By ANDREW B. WACHLER & KAITLIN A. NUCCI
Wachler & Associates, P.C
The Centers for Medicare and Medicaid Services has released its final rule with comment period regarding the disclosure of affiliations in the provider enrollment process. This rule will take effect on November 4, 2019. This rule provides the authority to revoke or deny enrollment based on the disclosure of any affiliations that CMS determines poses an undue risk of fraud, waste, or abuse. Although the plan is to have this rule be applicable to all providers, CMS is starting out with a phase-in approach, where the rule will be applied to initially enrolling or revalidating providers that CMS has specifically determined may have one or more applicable affiliations.
The Final Rule requires providers and suppliers to disclose any current or previous direct or indirect affiliation with a provider or supplier that has a “disclosable event”:
• Has an uncollected debt;
• Has been or is subject to a payment suspension under a federal health care program
• Has been or is excluded by the Office of Inspector General (OIG) from Medicare, Medicaid, or CHIP; or
• Has had its Medicare, Medicaid or CHIP billing privileges denied or revoked.
If any of these affiliations are present, the Secretary is authorized to deny enrollment when it is determined that this affiliation poses an undue risk of fraud, waste, or abuse. To determine the existence of undue risk, CMS will consider: (1) the length and period of the affiliation; (2) the nature and extent of the affiliation; and (3) the type of disclosable event and when it occurred.
What does it mean to be “affiliated” with these providers or suppliers? The newly added definition of “affiliation” to the CMS rule includes more than just ownership interests. Affiliation means:
• 5 percent or greater direct or indirect ownership interest that an individual or entity has in another organization;
• A general or limited partnership interest (regardless of the percentage) that an individual or entity as in another organization;
• An interest in which an individual or entity exercises operational or managerial control over, or directly or indirectly conducts, the day-to-day operations of another organization, either under contract or through some other arrangement, regardless of whether or not the managing individual or entity is a W-2 employee or the organization;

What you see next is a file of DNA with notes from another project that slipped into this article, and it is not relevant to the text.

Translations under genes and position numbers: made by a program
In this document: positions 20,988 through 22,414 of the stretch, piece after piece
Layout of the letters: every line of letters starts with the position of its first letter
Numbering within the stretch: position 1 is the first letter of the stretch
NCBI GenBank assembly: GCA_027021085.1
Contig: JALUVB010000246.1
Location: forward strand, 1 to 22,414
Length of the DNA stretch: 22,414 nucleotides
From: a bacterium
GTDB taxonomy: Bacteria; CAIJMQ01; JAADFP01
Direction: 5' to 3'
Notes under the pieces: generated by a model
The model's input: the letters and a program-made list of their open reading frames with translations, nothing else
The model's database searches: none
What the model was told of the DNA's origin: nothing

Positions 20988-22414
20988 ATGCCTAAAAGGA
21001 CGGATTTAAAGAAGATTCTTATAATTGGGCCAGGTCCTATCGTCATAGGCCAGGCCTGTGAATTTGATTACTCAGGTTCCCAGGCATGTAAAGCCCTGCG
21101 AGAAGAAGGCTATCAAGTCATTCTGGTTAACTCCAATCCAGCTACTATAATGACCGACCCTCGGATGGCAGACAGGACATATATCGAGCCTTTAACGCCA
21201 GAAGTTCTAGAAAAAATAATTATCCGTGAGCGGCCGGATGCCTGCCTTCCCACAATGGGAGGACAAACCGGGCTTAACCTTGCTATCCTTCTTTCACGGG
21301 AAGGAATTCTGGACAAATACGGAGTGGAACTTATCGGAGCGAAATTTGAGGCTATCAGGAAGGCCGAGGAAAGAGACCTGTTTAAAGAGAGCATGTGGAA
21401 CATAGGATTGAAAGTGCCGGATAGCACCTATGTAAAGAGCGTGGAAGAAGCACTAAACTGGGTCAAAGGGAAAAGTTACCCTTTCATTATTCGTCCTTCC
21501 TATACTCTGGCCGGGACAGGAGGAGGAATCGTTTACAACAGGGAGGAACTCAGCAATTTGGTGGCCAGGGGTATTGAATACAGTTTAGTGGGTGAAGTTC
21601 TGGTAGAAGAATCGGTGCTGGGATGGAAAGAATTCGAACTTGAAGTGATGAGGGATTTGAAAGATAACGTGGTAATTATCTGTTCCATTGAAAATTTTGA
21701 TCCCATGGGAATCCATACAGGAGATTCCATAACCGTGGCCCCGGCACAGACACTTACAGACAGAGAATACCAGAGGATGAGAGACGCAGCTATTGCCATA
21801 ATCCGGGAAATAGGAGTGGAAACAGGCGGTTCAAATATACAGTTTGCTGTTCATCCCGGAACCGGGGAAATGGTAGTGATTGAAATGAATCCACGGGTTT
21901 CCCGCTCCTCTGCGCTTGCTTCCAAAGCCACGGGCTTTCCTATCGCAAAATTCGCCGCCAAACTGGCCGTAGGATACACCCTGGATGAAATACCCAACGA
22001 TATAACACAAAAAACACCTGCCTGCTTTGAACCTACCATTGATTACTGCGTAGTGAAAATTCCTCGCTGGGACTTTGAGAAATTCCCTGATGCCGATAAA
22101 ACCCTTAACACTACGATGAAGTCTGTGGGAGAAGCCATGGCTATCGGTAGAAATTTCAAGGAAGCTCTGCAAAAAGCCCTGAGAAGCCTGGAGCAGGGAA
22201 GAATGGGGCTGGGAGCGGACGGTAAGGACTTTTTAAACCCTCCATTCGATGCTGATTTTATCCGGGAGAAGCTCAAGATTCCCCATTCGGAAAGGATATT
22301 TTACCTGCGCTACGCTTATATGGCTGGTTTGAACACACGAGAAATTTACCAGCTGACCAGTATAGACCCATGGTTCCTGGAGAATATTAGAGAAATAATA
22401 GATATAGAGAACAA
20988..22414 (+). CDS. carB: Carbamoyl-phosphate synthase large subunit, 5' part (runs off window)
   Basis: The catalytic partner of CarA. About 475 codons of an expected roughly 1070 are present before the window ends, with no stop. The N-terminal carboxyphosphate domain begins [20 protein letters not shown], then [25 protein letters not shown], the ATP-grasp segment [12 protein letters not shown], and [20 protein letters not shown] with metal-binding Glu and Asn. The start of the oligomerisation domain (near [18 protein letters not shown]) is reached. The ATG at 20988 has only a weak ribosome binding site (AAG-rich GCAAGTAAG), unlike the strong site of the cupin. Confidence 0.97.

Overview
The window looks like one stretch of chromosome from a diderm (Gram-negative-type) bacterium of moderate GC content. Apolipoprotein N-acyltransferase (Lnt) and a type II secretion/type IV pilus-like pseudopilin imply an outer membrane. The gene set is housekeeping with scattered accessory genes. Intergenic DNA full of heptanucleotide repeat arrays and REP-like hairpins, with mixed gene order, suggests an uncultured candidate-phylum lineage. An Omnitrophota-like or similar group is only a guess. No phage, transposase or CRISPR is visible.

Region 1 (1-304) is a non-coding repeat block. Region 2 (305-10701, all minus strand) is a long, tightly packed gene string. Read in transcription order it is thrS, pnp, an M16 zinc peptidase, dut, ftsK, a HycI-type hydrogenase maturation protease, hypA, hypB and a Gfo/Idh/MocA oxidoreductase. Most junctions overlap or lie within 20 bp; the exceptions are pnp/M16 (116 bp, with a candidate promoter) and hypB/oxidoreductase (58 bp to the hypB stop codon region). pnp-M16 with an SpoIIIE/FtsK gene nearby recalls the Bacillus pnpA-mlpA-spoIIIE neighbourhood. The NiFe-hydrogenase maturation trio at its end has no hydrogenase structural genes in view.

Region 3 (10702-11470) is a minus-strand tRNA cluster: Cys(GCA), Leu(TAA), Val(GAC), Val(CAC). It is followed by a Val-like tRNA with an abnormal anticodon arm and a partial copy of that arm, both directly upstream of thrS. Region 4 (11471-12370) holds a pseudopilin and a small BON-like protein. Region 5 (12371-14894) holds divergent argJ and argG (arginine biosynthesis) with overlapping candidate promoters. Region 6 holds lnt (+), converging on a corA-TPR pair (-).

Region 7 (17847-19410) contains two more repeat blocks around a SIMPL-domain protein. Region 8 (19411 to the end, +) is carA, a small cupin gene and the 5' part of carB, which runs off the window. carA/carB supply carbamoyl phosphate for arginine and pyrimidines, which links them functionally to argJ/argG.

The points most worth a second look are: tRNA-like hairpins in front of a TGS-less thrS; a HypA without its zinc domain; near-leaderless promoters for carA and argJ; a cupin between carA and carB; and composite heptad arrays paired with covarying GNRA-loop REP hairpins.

• An interest in which an individual is acting as an officer or director of a corporation; or
• Any reassignment relationship under [42 § C.F.R. 424.80].
CMS believes these provisions will help ensure that entities and individuals who pose risks to the Medicare and Medicaid programs are removed and kept out of these programs, as well as assist in the effort to prevent providers and suppliers from circumventing Medicare requirements through name and identity changes, complex business structures, as well as through elaborate inter-provider relationships. CMS estimates that this will lead to approximately 2600 new revocations per year and have an annual cost of $937,500 to providers and suppliers for the first three years of this rule’s implementation.
If a Provider or Supplier has one or more “disclosable events,” they should consult with an experienced attorney before submitting an enrollment application. Failure to disclose a “disclosable event” can lead to revocation, and how you frame the circumstances surrounding the “disclosable event” can have a significant impact on whether this “disclosable event” will affect the enrollment application.
For additional information or assistance regarding this, or any other health professional issue, contact Andrew B. Wachler, Esq. or Kaitlin A. Nucci, Esq., at Wachler & Associates at (248) 544-0888.